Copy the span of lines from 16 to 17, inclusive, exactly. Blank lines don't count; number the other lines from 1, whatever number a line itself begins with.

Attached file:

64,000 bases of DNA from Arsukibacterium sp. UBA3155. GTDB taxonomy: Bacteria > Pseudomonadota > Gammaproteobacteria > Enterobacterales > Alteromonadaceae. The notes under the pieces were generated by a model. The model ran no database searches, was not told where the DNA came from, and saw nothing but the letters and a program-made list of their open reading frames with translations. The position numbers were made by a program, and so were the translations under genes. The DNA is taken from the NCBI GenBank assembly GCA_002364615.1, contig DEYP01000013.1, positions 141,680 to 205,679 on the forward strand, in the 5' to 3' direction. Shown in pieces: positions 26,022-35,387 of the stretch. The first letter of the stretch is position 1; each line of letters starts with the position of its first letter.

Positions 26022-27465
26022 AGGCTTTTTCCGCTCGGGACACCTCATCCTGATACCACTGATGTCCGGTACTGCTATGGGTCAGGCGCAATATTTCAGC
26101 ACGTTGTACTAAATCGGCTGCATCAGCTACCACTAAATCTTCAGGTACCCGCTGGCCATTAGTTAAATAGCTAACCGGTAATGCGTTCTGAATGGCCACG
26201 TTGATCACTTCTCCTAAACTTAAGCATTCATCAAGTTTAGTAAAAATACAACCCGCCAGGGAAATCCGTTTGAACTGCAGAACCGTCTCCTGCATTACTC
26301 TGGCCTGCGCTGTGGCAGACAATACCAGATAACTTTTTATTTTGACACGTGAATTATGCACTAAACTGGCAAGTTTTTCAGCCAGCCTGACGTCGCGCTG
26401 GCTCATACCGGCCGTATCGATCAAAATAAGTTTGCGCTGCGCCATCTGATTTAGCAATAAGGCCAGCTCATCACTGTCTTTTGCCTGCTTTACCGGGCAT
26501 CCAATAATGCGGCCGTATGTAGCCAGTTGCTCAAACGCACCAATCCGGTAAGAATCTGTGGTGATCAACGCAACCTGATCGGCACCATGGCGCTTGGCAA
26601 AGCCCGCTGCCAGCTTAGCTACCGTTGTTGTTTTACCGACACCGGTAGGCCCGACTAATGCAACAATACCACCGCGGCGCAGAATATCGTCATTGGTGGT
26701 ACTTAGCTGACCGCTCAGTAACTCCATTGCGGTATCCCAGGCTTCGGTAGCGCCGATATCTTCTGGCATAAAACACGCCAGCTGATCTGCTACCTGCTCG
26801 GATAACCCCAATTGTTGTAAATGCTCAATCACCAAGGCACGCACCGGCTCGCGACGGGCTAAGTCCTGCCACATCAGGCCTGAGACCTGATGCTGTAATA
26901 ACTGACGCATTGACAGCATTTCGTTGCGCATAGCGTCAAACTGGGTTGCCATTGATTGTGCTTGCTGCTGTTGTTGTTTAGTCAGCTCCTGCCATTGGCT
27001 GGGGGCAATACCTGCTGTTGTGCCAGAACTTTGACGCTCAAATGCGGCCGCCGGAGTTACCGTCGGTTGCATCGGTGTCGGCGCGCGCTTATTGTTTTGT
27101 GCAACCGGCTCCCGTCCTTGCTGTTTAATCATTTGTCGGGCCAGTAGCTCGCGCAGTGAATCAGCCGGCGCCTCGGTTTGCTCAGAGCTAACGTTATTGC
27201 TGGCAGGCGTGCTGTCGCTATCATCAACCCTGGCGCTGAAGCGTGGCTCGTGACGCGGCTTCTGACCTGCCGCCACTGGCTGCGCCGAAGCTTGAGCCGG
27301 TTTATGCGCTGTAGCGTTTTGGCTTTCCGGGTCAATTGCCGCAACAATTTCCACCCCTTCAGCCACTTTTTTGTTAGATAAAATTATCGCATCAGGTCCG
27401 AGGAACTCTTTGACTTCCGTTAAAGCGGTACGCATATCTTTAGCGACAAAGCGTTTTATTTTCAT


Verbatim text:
27301 TTTATGCGCTGTAGCGTTTTGGCTTTCCGGGTCAATTGCCGCAACAATTTCCACCCCTTCAGCCACTTTTTTGTTAGATAAAATTATCGCATCAGGTCCG
27401 AGGAACTCTTTGACTTCCGTTAAAGCGGTACGCATATCTTTAGCGACAAAGCGTTTTATTTTCAT